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Crossing the Tely 10 finish line in humidity

Proper hydration is important not only during the Tely 10, but in the days leading up to the race.
Proper hydration is important not only during the Tely 10, but in the days leading up to the race. - -File photo

Saltwire Network meteorologist Cindy Day is forecasting high humidity and low wind for the Tely 10 on Sunday morning. Runners and walkers should prepare accordingly.

Day predicts it will stay warm overnight on Saturday and be around 18 C when the race begins Sunday at 8 a.m., reaching 22 C by noon. The real challenge for participants will be the humidity, which is expected to be 70-80 per cent.

“Late July is always a tricky time for running in Newfoundland,” says Art Meaney of the Running Room in St. John’s.

He says it is commonly hot and humid this time of year.

“Make sure you hydrate properly leading up to the race,” says Meaney.

He explained that it is important to drink water regularly throughout the week leading up to the race, while being careful not to overhydrate and flush out electrolytes essential for making it to the finish line.

During the race Meaney recommends carrying a water bottle or stopping at water stations when necessary to combat the effects of the humidity. He cautions against partaking in sports drinks such as Gatorade, which will be available at some water stations, if you have not been drinking them while training, as they can cause stomachaches.

Dr. Dick Barter, a former rugby player, emergency room doctor and member of the Broken Earth team at Memorial University, explains that different people metabolize fluid differently, but recommends drinking two to three litres of water throughout the day during the two or three days prior to the race to be properly hydrated heading to the start line, and to give the body time to adjust to consuming larger quantities of water.

It is important to eating nutritious food that will replace salt loss in addition to drinking water, he added.

Barter says runners should avoid dehydrating fluids such as alcohol or coffee prior to the race.

Two problems Barter identified regarding hydration that commonly plague runners are overhydrating and consuming large amounts of water during the race.

Overhydrating dilutes the body’s necessary salts and can result in a collapse. To combat this, he recommends combining water with some salt and a bicarbonate such as baking soda.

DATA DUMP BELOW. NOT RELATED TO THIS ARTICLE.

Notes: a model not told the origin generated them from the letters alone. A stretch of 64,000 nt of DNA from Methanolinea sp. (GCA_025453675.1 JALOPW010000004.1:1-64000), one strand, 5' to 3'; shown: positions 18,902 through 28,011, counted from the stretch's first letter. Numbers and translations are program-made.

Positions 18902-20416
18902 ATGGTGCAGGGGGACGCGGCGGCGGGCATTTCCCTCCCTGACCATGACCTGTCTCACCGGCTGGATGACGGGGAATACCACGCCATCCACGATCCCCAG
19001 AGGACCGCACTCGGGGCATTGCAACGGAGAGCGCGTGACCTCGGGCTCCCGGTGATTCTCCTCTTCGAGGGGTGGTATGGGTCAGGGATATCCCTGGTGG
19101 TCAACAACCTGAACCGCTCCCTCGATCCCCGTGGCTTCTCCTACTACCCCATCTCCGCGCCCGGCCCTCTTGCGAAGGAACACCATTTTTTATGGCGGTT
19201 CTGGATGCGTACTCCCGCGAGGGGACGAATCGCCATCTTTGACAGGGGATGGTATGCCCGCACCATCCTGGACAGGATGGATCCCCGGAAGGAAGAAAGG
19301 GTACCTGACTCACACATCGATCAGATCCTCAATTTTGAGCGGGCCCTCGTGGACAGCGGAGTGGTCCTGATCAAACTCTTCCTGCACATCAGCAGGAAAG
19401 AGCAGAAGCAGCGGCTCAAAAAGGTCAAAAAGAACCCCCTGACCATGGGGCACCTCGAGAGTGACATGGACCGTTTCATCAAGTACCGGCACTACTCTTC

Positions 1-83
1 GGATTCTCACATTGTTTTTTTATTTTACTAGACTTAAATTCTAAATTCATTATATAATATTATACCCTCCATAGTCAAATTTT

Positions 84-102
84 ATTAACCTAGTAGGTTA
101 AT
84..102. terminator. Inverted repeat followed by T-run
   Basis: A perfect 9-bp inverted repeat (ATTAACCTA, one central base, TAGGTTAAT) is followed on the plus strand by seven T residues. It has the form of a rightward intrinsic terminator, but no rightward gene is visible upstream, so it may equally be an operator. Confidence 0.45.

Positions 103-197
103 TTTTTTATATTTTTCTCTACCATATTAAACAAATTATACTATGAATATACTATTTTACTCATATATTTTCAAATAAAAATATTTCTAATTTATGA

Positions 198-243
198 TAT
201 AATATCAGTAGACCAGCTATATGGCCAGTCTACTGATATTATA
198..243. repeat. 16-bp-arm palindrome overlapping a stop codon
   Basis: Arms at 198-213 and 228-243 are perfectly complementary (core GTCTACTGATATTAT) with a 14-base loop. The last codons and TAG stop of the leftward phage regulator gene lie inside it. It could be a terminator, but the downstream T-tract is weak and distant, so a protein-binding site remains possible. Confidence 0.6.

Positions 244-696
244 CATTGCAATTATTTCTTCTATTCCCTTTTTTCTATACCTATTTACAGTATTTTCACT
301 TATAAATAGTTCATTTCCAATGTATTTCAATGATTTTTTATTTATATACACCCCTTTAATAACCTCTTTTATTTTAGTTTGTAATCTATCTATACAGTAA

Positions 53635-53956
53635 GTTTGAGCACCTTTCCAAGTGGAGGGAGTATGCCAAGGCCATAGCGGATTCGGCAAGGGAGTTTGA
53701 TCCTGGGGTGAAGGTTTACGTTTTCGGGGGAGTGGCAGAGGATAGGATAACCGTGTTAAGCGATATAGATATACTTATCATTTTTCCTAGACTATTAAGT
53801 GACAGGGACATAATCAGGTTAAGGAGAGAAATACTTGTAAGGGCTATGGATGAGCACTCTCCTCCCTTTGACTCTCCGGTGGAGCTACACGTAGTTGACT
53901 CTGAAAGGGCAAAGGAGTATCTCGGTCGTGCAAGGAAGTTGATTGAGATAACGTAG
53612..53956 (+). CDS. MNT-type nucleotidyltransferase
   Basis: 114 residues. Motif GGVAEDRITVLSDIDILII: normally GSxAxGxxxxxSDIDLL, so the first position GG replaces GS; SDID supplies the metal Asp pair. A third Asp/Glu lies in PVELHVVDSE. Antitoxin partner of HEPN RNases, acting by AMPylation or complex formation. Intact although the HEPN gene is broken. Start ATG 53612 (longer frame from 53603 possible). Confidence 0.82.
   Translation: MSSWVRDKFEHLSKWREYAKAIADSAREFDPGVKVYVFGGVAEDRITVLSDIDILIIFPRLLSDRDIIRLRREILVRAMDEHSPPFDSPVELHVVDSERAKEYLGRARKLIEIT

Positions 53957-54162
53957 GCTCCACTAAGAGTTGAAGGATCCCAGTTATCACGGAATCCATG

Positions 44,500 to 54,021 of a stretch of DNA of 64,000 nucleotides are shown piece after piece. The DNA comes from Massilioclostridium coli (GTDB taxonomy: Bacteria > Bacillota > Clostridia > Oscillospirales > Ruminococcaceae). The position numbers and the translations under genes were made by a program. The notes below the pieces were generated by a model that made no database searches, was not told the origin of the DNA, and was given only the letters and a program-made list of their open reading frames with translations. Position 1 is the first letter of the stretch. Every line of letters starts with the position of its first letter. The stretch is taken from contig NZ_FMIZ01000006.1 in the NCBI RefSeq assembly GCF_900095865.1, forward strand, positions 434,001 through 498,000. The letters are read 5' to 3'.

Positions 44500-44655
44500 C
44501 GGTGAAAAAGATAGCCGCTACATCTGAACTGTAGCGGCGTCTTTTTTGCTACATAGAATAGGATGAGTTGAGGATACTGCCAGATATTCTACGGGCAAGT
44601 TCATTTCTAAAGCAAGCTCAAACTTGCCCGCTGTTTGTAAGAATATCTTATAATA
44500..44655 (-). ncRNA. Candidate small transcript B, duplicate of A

Barter explained that during a strenuous physical activity like running, the body uses all of the blood supply for its muscles, and will not be able to absorb liquid in the same way. This means large amounts of water consumed on the course will “slop around in your stomach,” so it is best to take small sips of water periodically, he said.

The biggest thing about running on a humid day, Barter said, is to try to keep your core temperature down to avoid heatstroke.

Throwing water on the top of your head and other parts of your body can help to lower core temperature. Sweat acts as a natural cooling mechanism for the body, and Barter recommends that runners fight the urge to wipe it away, because allowing it to remain on the skin will protect against heatstroke and cause you to produce less sweat.

“Don’t ignore the signs,” says Barter.

He says, if you normally sweat, and stop sweating or are getting very hot but not producing sweat, and start to feel wobbly, it is important to stop, have some water, and allow time for your body to absorb it before starting again. If you are feeling very overheated and wobbly, you should stop running and find a medical professional, he says.

Conserve energy

Day forecasts a mix of sun and clouds, with a possibility of rain in the afternoon, so participants will not have to worry about needing rain gear during the race.

Regarding apparel, Meaney recommends wearing light, breathable clothing such as shorts and tank tops. Double-layered socks can help to prevent blistering, which is not uncommon on hot days.

To shield from the sun, it can be good to wear a light, vented cap that won’t cause the head to overheat and/or sunglasses. Body Glide and Vaseline can also be good for protecting against places where clothing tends rub.

“Don’t experiment on race day,” says Meaney.

With clothing and equipment, as with fluids, he cautions against wearing anything you have not previously run with to avoid unwelcome surprises.

To meet time goals, Meaney explained it is better to be conservative at the beginning of the race and pick up the pace as you go rather than burning all your energy at the start.

Following the race, both Meaney and Barter recommend having water, juice or a sports drink and food such as bananas or granola bars, which can aid the body in recovery.

Barter says to let your urine be your guide, and to ensure is has returned to a light colour before consuming that post-race beer.

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